“We’ve helped refugee children by fostering.”

Author: TACT

Tags: Unaccompanied Asylum Seeking Children

Fiona and Peter – TACT Foster Carers since 2017
London and South East

Neither my husband Peter nor I had really considered fostering, but after seeing images on TV of people fleeing the war in Syria, we wanted to offer a room in our home to a refugee child escaping conflict or persecution. Also, my husband – a family solicitor, had a client who fled Nazi persecution as a child during WW2, and we were inspired by how seeking asylum in England had literally saved her life.

We soon realised that to help unaccompanied children seeking asylum we would need to become foster carers, and so we chose TACT as our fostering agency because they are a charity and we liked their ethos.

Having completed the training and been approved to foster with TACT, we excitedly welcomed our first foster child Hayat, a teenage girl from Ethiopia, in February 2018.  We were confident from the beginning that we were doing the right thing. Our own children had had the opportunity to talk through their feelings and concerns with one of the social workers from TACT, and we were looking forward to offering a home to another young person.

There was some initial confusion with the social services when Hayat first arrived, as she was due to be dispersed under the National Dispersal Scheme (NDS) and she did not want to be moved on again as she had already spent six weeks with another foster family.  Fortunately, she was eventually permitted to stay with us, and right from the beginning Hayat was an easy addition to our family. She did not speak English at the time so much of our early engagement was exploring what she enjoyed eating (with the help of Google translate) and developing a plan for her future. I remember showing her British money and explaining roughly what a £1 coin could buy you. It was about finding out what specific facilities would be useful to Hayat in helping her settle down, for example a mosque that other Ethiopians used rather than just the local mosque.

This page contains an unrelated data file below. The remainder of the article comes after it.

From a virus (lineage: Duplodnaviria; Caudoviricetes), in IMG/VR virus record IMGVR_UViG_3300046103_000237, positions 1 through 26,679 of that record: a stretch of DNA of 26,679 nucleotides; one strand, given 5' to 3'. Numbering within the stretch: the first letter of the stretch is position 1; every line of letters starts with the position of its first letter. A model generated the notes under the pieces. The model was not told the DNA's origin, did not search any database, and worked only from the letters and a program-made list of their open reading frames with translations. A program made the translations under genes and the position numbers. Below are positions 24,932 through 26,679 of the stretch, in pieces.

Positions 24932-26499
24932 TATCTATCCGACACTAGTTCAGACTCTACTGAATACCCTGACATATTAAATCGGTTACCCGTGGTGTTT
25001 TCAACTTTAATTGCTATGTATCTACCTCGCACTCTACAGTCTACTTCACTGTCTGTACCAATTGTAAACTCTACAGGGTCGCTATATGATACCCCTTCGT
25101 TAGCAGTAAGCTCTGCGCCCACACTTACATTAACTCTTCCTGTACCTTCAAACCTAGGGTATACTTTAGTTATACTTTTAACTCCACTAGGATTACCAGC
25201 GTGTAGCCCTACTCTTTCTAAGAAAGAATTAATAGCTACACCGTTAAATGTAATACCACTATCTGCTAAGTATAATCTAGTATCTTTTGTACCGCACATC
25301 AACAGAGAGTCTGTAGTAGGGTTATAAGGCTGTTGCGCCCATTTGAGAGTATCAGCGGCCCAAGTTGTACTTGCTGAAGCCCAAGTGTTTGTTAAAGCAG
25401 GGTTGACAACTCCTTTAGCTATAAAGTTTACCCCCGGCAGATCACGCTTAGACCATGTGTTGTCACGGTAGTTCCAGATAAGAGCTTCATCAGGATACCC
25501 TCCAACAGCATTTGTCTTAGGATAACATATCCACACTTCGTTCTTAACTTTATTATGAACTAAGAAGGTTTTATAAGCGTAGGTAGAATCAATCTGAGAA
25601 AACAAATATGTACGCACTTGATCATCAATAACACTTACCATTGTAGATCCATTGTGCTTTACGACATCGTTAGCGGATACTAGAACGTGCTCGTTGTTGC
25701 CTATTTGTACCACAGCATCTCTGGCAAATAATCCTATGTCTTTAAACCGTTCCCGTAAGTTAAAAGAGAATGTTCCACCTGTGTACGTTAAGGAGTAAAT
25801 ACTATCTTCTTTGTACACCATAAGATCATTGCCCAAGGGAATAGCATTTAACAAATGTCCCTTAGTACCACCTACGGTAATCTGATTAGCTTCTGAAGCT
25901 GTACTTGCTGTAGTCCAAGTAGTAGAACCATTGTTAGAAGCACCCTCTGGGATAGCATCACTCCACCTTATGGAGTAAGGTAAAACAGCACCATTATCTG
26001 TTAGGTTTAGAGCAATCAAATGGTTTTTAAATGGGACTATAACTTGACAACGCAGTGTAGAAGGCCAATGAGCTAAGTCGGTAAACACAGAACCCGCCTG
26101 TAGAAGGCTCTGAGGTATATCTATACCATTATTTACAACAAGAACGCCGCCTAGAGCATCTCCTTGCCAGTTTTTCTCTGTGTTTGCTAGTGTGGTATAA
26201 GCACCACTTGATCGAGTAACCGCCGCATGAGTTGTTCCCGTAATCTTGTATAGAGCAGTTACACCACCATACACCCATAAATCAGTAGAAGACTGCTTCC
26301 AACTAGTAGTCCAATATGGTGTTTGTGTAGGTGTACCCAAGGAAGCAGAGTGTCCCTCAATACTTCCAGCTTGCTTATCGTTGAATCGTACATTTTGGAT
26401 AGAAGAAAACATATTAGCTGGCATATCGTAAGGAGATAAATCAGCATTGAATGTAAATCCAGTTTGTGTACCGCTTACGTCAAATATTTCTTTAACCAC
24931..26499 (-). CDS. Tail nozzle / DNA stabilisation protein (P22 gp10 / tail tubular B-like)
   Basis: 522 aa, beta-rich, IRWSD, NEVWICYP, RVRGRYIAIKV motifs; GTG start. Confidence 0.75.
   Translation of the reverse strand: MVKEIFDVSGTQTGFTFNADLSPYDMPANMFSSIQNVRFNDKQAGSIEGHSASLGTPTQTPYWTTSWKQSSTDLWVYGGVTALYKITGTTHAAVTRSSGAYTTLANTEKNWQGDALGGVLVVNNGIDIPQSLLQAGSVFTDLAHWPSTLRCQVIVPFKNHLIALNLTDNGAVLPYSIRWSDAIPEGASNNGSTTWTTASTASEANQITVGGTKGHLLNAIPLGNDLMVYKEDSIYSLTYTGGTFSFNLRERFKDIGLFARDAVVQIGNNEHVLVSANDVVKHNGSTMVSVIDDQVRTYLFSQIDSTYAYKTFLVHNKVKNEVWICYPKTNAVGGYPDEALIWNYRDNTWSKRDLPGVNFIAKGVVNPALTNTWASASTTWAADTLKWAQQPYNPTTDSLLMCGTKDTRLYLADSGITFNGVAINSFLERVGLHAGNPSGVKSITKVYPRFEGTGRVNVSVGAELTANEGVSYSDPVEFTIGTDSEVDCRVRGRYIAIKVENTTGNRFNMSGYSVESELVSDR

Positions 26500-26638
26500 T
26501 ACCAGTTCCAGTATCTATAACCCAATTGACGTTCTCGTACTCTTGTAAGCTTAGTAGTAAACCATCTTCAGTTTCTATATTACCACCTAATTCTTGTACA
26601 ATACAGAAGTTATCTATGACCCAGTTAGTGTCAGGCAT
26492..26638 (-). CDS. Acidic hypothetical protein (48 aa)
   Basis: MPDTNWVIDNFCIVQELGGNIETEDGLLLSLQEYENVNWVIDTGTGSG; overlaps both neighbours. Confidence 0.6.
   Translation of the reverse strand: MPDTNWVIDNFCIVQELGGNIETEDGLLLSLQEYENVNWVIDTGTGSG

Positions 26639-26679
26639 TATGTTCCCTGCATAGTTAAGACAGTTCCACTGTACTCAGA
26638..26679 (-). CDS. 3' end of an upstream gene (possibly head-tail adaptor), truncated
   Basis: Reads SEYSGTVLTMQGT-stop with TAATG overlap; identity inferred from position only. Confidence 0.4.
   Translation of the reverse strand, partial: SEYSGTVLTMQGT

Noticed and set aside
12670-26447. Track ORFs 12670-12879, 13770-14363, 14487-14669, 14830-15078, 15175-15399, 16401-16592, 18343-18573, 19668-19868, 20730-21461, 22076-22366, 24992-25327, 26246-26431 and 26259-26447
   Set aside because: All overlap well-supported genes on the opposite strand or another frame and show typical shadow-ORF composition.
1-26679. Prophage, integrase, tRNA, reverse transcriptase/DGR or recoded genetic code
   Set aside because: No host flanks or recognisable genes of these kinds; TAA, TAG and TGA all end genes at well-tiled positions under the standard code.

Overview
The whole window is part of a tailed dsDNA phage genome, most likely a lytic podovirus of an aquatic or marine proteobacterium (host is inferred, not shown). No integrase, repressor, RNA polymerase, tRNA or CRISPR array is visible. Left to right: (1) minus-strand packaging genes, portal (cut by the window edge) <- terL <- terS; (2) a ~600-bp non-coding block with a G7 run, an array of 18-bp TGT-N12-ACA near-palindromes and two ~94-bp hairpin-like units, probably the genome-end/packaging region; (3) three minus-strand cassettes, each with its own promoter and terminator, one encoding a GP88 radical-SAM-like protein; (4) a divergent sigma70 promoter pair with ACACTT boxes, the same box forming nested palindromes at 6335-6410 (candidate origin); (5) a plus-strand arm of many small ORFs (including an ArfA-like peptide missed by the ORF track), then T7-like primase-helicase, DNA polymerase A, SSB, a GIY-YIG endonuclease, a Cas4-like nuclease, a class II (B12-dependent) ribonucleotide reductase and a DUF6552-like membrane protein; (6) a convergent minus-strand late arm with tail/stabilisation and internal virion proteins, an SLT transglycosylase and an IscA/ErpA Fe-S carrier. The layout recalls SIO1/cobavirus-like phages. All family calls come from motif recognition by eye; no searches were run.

The real challenge for me was finding a daily plan for Hayat as the local school would not take her due to her language difficulties. We had to rely on volunteer programmes including an Ethiopian Woman’s Group which had various activities.

In time Hayat told us about her extraordinary and very arduous journey from Ethiopia through Sudan, Libya, Italy, France, finally arriving in the UK several weeks later. She is the youngest of three children, and when her eldest brother was seized by the authorities and put in prison due to political affiliation, she fled Ethiopia with her other brother for fear of a similar fate. I cannot imagine what it must be like to have to flee your own country as a teenager because of the threat of persecution.

Hayat is now 19 and continues to live with us. It has been wonderful to watch her blossom from such a vulnerable point into a confident young lady with so much to offer. Unfortunately, due to her immigration status, Hayat was for some time not allowed to work so she volunteered at the local charity shop. One unexpected plus has been the positive effect of having a foster child on our youngest (birth) daughter who was only four when she arrived. They have a wonderful friendship which will no doubt continue for years to come.

Hayat has enjoyed eating English puddings as they do not have puddings in Ethiopia. She is now the Apple Crumble Queen as she has learnt to make it better than me! She has completed level 2 English and will return to college in September. Hayat is also now a mother to a beautiful baby boy, Rayan, and he has been a wonderful addition to our blended family.

When an unaccompanied asylum seeking child first arrives into your household, there are various initial appointments to attend and a routine to set up, but once up and running it is an extremely rewarding experience watching a youngster learning to adapt to a new country and benefit from all the opportunities available. What was particularly challenging for Hayat was the age assessment process and the attempts to send her to the countryside under the Nation Dispersal Scheme. And three years later, we are still involved in the court system seeking a final decision regarding Hayat’s application for refugee status.

Another, very poignant challenge for Hayat, is having to live with the separation from her birth family and her fears for their safety, wherever they may now be. However, she puts on a brave face and is determined to make the most of her life here in UK.

She now has a circle of friends from college, speaks English and very happily, has just received her residence permit, which means she can now start working and move on to the next positive chapter of her life.

Read more about fostering Unaccompanied Asylum Seeking Children.